A vehicle testing facility that’s three times as big as Disneyland is now under construction about an hour northwest of Columbus. 

The Ohio Senate is introducing changes to a payday lending crackdown that passed the House by a big margin. Supporters of the legislation say it will help shutdown predatory lending and a cycle of debt. 

Ohio Secretary of State Jon Husted is taking extra steps to clarify the state's process for clearing voter rolls, outlining some new initiatives aimed at helping voters stay up-to-date.

A national group that advocates for so-called “right to work” policies is threatening to sue Ohio if it doesn’t stop collecting dues from state workers who are not union members, following last month’s US Supreme Court decision on the issue. But the state’s largest public employee union says the threat is unnecessary – and went to the wrong agency anyway.

One of the leading figures in the state’s battle against the deadly opioid crisis is stepping down. The head of the Department of Mental Health and Addiction Services, who’s leaving six months before the end of the term of her boss, Gov. John Kasich.

Parents of children in daycares throughout Ohio sometimes don’t know when those facilities have been found by the state to have engaged in unsafe behavior. But a bill that’s working its way through the state legislature is designed to change that. 

The two people running for governor are laying out their plans for how to help children succeed. Both Mike DeWine and Rich Cordray say it all begins before the kids are even born. Cordray sees one clear difference between his take and that of his opponent.

A group that wants a constitutional amendment to change some regulatons on how Ohio kidney dialysis patients receive treatment submitted signatures to be on the fall ballot yesterday. But the proposal is already facing opposition.

After failing to qualify candidates for the statewide ballot for the last two election cycles, libertarians are fighting to regain their party status in Ohio. The group has filed more than 100,000 signatures to put that party designation back on the ballot.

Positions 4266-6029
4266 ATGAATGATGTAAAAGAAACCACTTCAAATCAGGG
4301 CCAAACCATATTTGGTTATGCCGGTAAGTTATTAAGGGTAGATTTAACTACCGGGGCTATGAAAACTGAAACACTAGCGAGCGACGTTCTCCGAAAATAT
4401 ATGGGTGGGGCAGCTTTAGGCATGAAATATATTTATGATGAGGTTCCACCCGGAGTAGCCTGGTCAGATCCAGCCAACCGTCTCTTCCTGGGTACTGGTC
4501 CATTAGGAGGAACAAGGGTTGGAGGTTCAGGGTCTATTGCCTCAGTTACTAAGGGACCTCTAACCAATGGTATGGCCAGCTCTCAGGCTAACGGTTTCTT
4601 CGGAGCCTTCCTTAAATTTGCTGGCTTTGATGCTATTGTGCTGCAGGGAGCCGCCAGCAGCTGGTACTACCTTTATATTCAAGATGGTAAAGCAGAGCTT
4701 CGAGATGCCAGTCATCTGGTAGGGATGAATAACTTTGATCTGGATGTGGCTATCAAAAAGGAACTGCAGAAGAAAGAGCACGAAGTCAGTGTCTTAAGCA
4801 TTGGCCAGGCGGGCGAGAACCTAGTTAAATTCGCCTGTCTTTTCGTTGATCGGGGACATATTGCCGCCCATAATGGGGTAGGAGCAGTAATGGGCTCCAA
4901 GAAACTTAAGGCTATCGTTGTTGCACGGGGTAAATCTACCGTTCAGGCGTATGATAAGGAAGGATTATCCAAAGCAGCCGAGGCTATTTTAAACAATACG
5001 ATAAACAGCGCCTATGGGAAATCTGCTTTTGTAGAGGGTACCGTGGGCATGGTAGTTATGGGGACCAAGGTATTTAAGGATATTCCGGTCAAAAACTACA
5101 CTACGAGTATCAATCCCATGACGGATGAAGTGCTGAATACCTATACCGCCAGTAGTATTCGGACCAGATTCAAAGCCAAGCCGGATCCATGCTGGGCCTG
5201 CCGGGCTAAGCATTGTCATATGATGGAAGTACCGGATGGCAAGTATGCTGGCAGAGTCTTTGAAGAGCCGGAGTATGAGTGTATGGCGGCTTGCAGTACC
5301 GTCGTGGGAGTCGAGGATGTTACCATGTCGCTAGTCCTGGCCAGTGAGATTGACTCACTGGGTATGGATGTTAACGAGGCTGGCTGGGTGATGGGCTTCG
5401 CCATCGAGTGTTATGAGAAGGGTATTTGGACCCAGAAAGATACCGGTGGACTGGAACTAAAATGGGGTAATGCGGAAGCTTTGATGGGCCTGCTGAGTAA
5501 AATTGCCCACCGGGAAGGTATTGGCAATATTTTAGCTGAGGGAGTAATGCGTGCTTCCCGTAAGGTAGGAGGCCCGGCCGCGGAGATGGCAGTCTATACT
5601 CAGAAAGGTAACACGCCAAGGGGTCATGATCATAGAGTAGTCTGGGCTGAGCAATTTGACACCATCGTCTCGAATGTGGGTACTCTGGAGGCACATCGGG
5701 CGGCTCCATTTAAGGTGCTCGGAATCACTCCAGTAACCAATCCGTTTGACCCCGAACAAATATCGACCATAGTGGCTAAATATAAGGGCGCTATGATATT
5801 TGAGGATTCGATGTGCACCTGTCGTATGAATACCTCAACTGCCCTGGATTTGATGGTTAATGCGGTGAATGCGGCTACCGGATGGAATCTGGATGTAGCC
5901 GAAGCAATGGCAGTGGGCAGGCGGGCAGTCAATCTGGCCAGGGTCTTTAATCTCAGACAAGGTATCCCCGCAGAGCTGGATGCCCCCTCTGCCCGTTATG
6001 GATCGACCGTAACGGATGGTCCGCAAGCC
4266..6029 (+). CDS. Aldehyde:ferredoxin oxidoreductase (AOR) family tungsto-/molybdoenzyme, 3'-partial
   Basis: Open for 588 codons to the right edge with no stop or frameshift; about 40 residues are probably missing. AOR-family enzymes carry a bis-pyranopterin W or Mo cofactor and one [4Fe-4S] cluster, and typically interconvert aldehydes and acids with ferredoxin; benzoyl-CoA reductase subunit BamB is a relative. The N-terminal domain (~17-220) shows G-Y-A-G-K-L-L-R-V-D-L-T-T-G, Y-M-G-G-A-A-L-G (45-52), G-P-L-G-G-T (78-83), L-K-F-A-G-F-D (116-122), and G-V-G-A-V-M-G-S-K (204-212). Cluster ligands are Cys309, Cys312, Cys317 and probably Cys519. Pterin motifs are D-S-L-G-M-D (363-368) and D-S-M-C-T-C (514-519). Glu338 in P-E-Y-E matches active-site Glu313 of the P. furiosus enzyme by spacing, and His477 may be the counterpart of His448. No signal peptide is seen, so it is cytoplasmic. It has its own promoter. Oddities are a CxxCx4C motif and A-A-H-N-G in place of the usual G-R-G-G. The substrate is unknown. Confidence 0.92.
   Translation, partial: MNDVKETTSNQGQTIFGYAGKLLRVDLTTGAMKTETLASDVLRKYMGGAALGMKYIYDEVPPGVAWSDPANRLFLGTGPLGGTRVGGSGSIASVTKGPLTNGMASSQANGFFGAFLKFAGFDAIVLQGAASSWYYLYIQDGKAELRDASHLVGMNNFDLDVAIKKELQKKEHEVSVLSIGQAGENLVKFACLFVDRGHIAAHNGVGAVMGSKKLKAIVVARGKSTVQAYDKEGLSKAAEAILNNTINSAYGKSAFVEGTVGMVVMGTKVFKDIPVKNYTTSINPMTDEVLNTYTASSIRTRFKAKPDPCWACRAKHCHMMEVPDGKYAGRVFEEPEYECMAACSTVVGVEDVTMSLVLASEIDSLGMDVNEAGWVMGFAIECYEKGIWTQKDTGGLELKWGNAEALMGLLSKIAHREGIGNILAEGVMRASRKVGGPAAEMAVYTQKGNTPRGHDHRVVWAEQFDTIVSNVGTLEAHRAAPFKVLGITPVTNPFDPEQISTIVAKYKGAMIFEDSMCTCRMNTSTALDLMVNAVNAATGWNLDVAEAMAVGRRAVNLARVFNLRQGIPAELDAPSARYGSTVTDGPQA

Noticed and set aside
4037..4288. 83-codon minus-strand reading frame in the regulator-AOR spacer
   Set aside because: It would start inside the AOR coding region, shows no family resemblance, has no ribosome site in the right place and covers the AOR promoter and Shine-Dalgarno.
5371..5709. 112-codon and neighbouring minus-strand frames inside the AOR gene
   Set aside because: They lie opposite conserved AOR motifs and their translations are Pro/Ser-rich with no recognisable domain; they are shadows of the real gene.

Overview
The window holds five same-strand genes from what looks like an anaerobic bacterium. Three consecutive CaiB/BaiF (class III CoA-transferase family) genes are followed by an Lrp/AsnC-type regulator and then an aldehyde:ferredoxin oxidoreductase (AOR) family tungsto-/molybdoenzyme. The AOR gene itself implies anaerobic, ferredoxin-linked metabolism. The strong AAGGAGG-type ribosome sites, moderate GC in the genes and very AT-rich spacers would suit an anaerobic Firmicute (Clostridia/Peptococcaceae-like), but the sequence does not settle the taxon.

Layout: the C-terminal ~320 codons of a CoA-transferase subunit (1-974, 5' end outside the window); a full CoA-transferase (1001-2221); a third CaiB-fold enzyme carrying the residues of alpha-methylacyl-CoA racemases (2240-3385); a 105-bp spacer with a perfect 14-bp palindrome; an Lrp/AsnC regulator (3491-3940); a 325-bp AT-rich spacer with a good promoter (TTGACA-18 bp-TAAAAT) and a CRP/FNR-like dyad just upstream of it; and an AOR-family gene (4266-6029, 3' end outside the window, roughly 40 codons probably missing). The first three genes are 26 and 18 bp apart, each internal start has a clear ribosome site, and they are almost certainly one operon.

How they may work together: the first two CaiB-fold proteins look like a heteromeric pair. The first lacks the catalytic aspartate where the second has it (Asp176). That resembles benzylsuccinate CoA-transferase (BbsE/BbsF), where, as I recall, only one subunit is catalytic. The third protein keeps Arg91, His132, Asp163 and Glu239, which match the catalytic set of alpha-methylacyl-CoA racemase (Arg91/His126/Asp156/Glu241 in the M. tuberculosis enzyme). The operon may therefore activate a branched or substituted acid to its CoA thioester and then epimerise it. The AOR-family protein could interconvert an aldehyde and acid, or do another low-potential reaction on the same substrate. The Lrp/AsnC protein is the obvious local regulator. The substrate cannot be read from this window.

Democrats have been blasting Republican Attorney General and candidate for governor Mike DeWine for not doing more about the multi-million dollar scandal involving the Electronic Classroom of Tomorrow, the now-closed online charter school. But Republicans are pushing back.

Protests against current immigration policies continue around the Statehouse. While the state doesn’t dictate that policy, activists say it has a lot to lose from it. 

It was a busy holiday for groups that want voters to approve two new constitutional amendments this fall. Both proposals got thousands of petition signatures, but they also both have their critics.

The Ohio Attorney General has filed an argument in court claiming ECOT’s agreements with its management and software service companies constitute a pattern of corrupt activity. The claim echoes complaints Democratic lawmakers have lodged for years. 

New regulations on so-called puppy mills will take effect in a few weeks, with Gov. John Kasich signing a bill into law on Friday. And that has animal rights activists who had been wanting to put a puppy mill crackdown before voters calling off their campaign.

While many Ohioans are enjoying picnics, parades and fireworks, members of a group that wants to put a proposed ballot issue before voters this fall are working to meet the July 4deadline. 

A Republican state representative has been tapped to fill a judicial seat in Montgomery County.